Women are awesome all year. But because it’s March, and that means Women’s History Month, let’s take an extra moment to celebrate the badass women who have helped make the Cincy Region the incredible place that it is. From historical trailblazers to modern-day mavens, our area wouldn’t be what it is without the hard work and artistic prowess of these laudable ladies. As we celebrate their contributions, we’ll also take a look at the exciting Women’s History Month events happening in Cincinnati and Northern Kentucky this year. Grab a calendar and get ready to join in honoring the legacy and accomplishments of women throughout history.

Historic women of Cincinnati and Northern Kentucky 

It’s impossible to look around Cincinnati and Northern Kentucky and not see layers of history. Our architecture alone is a dead giveaway that the area is and always has been teeming with movers and shakers. The legacies of remarkable women like Sarah Mayrant Fossett and Harriet Beecher Stowe shine especially bright.

Sarah Mayrant Fossett was a Black hairdresser for white women in the 1840s, and she was known as one of the best. She and her husband worked closely with Levi Coffin on the Underground Railroad, helping countless enslaved people escape to freedom. In 1859, she was forcibly removed from a streetcar despite having paid for her ticket. The case went to court and was eventually the reason for the desegregation of Cincinnati’s streetcar.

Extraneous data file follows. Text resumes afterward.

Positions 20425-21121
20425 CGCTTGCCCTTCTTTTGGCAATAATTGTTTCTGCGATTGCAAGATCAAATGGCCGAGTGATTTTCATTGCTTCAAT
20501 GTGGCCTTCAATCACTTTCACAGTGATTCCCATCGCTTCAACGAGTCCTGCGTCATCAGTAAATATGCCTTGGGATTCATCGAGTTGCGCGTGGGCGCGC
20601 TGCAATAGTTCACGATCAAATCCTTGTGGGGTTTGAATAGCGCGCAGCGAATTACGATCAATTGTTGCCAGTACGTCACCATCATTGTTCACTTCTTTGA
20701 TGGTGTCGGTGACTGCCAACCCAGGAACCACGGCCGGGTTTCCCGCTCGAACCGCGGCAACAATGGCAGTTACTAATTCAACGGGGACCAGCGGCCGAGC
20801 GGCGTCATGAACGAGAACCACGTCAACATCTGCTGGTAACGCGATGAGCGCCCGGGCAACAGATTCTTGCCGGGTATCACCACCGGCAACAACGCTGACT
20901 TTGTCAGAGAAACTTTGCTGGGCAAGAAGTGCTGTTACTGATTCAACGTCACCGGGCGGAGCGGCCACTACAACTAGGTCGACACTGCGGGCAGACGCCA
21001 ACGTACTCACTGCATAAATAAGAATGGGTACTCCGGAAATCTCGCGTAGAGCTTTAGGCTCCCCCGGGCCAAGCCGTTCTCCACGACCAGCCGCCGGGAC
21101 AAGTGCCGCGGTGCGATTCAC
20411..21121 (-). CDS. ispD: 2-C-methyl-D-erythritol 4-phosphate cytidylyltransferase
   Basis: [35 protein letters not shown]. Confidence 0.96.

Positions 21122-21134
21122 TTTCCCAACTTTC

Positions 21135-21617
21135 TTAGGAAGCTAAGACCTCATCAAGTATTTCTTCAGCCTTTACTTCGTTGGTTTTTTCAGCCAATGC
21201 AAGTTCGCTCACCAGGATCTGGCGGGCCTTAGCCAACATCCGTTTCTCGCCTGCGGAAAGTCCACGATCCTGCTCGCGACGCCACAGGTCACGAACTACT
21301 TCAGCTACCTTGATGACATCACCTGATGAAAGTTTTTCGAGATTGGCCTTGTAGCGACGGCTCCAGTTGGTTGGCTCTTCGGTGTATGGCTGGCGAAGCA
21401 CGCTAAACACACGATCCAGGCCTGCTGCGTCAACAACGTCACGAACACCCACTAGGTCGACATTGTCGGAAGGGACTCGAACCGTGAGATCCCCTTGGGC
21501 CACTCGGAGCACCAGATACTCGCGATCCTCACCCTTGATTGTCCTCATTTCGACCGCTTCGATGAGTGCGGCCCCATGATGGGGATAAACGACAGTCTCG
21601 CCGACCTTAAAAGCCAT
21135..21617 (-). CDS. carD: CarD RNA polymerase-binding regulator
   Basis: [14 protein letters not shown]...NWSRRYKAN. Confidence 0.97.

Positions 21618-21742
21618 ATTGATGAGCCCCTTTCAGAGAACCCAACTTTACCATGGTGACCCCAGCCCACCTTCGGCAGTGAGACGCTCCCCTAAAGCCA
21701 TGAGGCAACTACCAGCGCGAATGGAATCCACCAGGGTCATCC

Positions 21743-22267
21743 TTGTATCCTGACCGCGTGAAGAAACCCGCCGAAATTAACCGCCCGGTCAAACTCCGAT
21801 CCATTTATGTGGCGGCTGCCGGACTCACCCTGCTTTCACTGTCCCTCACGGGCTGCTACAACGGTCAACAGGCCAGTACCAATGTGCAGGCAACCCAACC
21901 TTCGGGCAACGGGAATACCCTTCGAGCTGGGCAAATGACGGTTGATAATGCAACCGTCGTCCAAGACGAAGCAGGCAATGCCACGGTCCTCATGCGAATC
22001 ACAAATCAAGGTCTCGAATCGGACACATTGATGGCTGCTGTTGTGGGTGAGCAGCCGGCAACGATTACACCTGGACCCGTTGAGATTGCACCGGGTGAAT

An antique photograph shows a women looking sternly at the camera. 

Sarah Mayrant Fossett portrait from Wendell Dabney’s book Cincinnati’s Colored Citizens


Harriet Beecher Stowe was also active in Cincinnati during the 1850s. Best known for writing the groundbreaking novel Uncle Tom’s Cabin, Stowe used her powerful words to advocate for the abolition of slavery and ignite public consciousness on the issue. More stories about the Underground Railroad, abolition, and desegregation can be found at the National Underground Railroad Freedom Center on the Banks in Cincinnati. On March 6, they will be celebrating the legacy of Harriet Tubman, another prominent female abolitionist and social activist who helped free enslaved people along the Underground Railroad. 

National Underground Railroad Freedom Center (photo: Farshid Assassi)

The National Underground Railroad Freedom Center will be celebrating the legacy of Harriet Tubman on March 6, 2024.


The Nancy & David Wolf Holocaust & Humanity Center will also be recognizing Women’s History Month at the Cincinnati Museum Center. Join them on March 10 for a very special guided tour focused on women’s experiences during the Holocaust. 

Cincinnati women in business